Period IV newsletter

Val Poschiavo. Photo/Foto: Wikipedia.

The Fourth Minority

Switzerland is known to be a quadrilingual country (Italian, German, French and Romansh) with three minorities: French-, Italian- and Romansh-speaking citizens. The vast majority are German-speakers. However, there is another minority, the fourth minority. These are the Italian-speaking people in the canton of Grisons, which is officially trilingual (Romansh, German and Italian). The German-speaking inhabitants are also in the majority here (around 110 000). Today, Romansh has about 60,000 active speakers (out of 190,000 inhabitants of the canton) in an area that stretches from the middle, to the south and southeast of the canton. The Italian minority of 20 000 people is spread over four separated valleys (Val Poschiavo/Puschlav, Val Bregaglia/Bergell, Val Mesolcina/Misox and Val Calanca).

The Italian speakers in these valleys see themselves as an Italian minority of the Italian minority in Ticino. The German language in the cantonal administration predominates and Romansh has more status in German-speaking regions. The Italian interest group in Graubünden (Pro Grigioni Italiano) states that the Italian speakers are also at a disadvantage at the federal level, compared to Ticino, even if they speak the other languages. Moreover, there is no solidarity between the Italian speakers in Ticino (352 000 inhabitants) and Grisons, a Ticinocentrismo. The solidarity between the French and Italian speakers, la solidarité latine, is also limited, however.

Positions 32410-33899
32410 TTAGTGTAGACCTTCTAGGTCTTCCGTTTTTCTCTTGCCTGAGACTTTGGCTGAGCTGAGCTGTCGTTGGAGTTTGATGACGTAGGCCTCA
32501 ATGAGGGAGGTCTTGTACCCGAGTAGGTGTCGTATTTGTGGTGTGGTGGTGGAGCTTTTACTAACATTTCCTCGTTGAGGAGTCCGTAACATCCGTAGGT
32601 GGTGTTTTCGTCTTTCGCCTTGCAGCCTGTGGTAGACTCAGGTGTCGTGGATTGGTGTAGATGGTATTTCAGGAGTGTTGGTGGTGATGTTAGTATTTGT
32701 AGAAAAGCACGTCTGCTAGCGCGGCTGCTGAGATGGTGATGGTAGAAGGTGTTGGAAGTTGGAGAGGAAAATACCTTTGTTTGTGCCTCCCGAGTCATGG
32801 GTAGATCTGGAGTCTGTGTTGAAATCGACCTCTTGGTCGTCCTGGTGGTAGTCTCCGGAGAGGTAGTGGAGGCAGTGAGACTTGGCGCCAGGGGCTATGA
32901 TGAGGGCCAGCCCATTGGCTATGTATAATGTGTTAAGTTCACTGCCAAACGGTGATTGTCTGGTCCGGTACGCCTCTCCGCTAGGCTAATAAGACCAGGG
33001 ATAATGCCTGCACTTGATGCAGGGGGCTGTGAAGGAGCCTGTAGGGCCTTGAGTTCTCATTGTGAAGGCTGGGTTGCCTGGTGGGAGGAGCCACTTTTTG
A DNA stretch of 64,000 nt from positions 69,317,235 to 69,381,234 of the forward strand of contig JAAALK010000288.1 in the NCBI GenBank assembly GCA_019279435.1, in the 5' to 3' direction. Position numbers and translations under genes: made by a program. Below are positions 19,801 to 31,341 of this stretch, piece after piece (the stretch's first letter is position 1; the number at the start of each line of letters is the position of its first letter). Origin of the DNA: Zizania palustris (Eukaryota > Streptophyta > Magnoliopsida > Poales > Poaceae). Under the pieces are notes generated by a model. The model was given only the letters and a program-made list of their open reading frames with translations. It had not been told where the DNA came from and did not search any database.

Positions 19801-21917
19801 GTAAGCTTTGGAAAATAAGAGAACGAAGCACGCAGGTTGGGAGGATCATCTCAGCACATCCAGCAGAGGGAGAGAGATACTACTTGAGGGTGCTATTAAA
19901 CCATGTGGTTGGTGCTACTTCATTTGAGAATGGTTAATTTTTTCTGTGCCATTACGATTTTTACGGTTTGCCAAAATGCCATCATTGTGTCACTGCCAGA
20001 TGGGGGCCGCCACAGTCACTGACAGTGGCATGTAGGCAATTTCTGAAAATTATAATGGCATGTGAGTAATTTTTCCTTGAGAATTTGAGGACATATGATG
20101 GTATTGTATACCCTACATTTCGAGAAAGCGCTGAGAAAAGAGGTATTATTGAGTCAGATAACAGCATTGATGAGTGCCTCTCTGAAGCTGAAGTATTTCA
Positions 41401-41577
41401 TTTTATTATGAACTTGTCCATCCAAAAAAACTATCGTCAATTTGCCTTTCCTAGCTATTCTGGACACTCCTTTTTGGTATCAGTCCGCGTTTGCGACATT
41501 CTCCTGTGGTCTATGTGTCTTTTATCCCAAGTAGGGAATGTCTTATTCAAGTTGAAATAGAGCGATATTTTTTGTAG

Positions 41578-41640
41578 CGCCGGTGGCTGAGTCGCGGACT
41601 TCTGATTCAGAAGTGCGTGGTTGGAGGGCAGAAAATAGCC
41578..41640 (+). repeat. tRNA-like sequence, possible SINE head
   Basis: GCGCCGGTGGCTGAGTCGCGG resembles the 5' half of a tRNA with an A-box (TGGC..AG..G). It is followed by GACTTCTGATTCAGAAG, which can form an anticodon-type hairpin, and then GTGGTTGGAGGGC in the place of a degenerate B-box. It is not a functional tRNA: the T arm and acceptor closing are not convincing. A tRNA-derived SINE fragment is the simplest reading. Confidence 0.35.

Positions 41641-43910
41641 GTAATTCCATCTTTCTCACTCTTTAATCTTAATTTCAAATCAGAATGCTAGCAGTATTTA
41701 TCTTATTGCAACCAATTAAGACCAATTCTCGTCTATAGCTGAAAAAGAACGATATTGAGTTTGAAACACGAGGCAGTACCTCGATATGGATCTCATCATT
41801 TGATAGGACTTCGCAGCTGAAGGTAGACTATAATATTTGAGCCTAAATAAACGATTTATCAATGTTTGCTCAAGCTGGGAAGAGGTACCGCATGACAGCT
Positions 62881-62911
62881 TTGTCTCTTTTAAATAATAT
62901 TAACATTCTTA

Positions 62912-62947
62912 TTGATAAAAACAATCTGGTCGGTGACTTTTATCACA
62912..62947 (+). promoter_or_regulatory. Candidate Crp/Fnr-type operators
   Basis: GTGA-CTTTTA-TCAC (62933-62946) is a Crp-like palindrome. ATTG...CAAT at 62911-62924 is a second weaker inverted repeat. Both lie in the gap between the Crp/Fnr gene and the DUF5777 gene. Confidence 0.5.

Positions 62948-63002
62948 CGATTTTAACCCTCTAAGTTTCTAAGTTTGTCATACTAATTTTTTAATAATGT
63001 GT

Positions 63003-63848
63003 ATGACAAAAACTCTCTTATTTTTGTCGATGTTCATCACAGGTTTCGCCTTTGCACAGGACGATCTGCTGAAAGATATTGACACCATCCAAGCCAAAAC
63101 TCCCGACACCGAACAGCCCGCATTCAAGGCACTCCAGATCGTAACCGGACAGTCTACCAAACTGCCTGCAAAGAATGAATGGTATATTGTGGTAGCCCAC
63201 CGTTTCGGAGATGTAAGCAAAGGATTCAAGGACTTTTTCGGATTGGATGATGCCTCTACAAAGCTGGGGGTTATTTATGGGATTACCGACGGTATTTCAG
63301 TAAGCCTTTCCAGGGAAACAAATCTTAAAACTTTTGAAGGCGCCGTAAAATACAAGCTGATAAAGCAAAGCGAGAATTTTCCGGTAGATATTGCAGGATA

The guiding principle at federal level remains the mastery of the German language. The debate is topical at a time when the Federal Supreme Court (Bundesgericht) is dealing with the issue of only one foreign language in primary education (in addition to German, Romansh or Italian, depending on the commune in which the language is spoken). Most German-speaking schools opt for English, but most Italian-speaking schools opt for German rather than English. The language issue is a cultural one and a small country like Switzerland shows the limits of European integration from this perspective as well.